Skip to content

Water Content helps Turf Growers find Water/Nutrient Balance

Many athletes don’t like artificial turf. They say it’s hot, uncomfortable to run on, causes burns when you slide or fall on it, and changes the way a ball moves.  Professional women’s soccer players even started a lawsuit over FIFA’s decision to use artificial turf in the 2015 Women’s World Cup.

Soccer players running after the soccer ball on a green field

Soccer players on natural turf.

Some universities—including Brigham Young University—have responded to athlete concerns by using natural turf fields for practice and in their stadiums. But the challenge is to develop plants and management practices for natural turf that help it stand up to frequent use and allow it to perform well even during the difficult fall months. It’s a perfect research opportunity.

BYU turf professor and manager of BYU sports turf, Bryan Hopkins and his colleagues in the Plant and Wildlife Department, have been able to set up a new state-of-the-art facility to study plants and soil in both greenhouse and natural conditions. The facility includes a large section of residential and stadium turfgrass.  

Before Soil Sensors

Initially, BYU maintained the turf farm grass on a standard, timer-based irrigation control system, but over time they realized that understanding the performance of their turf relative to moisture content and nutrient load is crucial. Last year during Memorial Day weekend their turf farm irrigation system stopped working when no one was around to notice.  During those four days temperatures rose to 40 C (100 F), and the grass in the field slipped into dormancy due to heat stress. In response, Dr. Hopkins began imagining a system of soil moisture sensors to constantly monitor the performance of the turf grass.  He wanted not only to make sure the turf never died but also to really understand the elements of stress so they could do a better job growing healthy turf.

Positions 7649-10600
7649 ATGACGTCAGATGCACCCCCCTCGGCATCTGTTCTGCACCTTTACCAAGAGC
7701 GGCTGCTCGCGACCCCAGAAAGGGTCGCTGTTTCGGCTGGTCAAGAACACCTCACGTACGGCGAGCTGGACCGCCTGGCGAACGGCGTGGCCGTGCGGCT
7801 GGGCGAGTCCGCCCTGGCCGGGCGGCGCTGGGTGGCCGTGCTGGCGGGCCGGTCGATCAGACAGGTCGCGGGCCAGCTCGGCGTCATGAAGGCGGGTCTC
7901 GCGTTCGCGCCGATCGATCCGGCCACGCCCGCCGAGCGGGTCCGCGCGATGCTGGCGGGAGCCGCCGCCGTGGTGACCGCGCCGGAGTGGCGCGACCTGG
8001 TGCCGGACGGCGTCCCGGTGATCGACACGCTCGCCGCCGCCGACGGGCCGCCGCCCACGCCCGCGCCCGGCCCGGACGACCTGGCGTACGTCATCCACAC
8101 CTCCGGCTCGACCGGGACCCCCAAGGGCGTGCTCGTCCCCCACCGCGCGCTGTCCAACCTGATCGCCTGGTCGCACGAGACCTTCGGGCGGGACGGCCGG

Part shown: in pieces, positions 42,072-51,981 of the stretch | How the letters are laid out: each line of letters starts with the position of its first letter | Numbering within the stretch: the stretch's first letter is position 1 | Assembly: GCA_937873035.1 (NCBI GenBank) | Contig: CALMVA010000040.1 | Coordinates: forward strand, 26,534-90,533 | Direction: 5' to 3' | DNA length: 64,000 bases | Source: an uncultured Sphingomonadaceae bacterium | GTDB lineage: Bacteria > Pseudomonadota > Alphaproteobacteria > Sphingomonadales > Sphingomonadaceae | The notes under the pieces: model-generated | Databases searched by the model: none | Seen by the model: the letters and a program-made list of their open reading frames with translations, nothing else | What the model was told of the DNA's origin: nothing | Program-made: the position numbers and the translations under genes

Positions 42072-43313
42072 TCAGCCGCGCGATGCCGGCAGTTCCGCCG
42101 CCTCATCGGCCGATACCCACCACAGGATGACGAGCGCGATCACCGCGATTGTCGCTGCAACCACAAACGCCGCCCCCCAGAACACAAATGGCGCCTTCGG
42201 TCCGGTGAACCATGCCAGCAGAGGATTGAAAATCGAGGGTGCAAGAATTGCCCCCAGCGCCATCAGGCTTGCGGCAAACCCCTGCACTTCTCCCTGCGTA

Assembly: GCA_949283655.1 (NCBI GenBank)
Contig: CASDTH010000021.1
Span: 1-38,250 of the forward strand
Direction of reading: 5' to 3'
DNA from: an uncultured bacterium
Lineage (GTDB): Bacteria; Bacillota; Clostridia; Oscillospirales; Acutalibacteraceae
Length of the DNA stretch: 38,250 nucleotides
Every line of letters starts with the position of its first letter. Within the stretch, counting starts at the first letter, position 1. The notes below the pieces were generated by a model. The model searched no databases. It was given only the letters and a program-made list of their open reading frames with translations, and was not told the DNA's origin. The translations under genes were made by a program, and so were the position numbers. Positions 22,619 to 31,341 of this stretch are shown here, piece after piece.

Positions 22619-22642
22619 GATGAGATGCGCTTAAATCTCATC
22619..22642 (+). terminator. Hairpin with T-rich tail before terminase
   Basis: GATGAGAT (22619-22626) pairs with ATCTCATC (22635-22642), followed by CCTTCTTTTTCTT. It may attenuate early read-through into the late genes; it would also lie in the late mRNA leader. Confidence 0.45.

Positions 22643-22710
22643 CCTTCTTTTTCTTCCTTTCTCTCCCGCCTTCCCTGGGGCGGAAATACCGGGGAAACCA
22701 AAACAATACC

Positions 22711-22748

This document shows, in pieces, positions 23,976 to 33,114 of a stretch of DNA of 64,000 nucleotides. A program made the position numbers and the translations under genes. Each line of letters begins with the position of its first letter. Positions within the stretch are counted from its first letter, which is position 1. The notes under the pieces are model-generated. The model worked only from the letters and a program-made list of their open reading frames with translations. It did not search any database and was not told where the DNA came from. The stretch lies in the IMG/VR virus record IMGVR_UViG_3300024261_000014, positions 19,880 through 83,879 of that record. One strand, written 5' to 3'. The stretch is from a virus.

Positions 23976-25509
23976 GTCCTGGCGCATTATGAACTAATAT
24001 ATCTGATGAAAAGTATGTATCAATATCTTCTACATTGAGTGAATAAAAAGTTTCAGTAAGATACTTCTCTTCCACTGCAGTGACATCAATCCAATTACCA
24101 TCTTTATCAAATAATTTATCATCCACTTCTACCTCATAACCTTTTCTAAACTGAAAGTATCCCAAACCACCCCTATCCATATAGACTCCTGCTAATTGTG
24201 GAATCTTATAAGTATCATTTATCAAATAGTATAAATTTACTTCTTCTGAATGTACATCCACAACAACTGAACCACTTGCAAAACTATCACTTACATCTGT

Sensors Give a Clear Picture

Soon afterward, a team of scientists, including fellow professor Dr. Neil Hansen, installed volumetric water content (VWC) and matric potential sensors at two different sites: one in the sports turf and one in a residential turf plot.  Each plot had two installations of sensors at 6 cm and 15 cm, along with VWC only at 25 cm, to measure water moving beyond the root zone. Combining these measurements, they could clearly see when the grass was reaching stress conditions and how quickly the turf went from the beginning of stress (in terms of water content and time) to permanent wilting point. In addition, ancillary measurements of temperature and electrical conductivity provide an opportunity for modeling surface and root zone temperature as well as fertilizer concentration dynamics.